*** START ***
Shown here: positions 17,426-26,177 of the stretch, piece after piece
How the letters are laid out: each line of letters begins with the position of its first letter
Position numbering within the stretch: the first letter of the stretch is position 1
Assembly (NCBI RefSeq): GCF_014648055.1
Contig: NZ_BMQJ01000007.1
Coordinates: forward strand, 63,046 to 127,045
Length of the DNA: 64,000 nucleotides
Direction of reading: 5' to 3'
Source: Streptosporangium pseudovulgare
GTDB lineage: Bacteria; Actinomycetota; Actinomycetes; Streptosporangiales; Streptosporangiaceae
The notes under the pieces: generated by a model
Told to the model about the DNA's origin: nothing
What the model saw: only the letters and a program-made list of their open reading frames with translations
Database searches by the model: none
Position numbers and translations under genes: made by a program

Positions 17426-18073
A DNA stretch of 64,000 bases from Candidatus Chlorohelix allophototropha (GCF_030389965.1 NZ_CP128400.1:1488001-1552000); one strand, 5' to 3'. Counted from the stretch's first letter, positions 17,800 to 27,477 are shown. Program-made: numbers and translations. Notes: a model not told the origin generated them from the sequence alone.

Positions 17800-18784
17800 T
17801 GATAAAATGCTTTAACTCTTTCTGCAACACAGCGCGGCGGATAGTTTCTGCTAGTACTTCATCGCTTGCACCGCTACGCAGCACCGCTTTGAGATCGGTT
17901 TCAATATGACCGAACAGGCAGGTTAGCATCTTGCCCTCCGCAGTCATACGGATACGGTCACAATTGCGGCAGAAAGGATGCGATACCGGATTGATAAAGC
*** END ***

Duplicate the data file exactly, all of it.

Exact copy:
Shown here: positions 17,426-26,177 of the stretch, piece after piece
How the letters are laid out: each line of letters begins with the position of its first letter
Position numbering within the stretch: the first letter of the stretch is position 1
Assembly (NCBI RefSeq): GCF_014648055.1
Contig: NZ_BMQJ01000007.1
Coordinates: forward strand, 63,046 to 127,045
Length of the DNA: 64,000 nucleotides
Direction of reading: 5' to 3'
Source: Streptosporangium pseudovulgare
GTDB lineage: Bacteria; Actinomycetota; Actinomycetes; Streptosporangiales; Streptosporangiaceae
The notes under the pieces: generated by a model
Told to the model about the DNA's origin: nothing
What the model saw: only the letters and a program-made list of their open reading frames with translations
Database searches by the model: none
Position numbers and translations under genes: made by a program

Positions 17426-18073
A DNA stretch of 64,000 bases from Candidatus Chlorohelix allophototropha (GCF_030389965.1 NZ_CP128400.1:1488001-1552000); one strand, 5' to 3'. Counted from the stretch's first letter, positions 17,800 to 27,477 are shown. Program-made: numbers and translations. Notes: a model not told the origin generated them from the sequence alone.

Positions 17800-18784
17800 T
17801 GATAAAATGCTTTAACTCTTTCTGCAACACAGCGCGGCGGATAGTTTCTGCTAGTACTTCATCGCTTGCACCGCTACGCAGCACCGCTTTGAGATCGGTT
17901 TCAATATGACCGAACAGGCAGGTTAGCATCTTGCCCTCCGCAGTCATACGGATACGGTCACAATTGCGGCAGAAAGGATGCGATACCGGATTGATAAAGC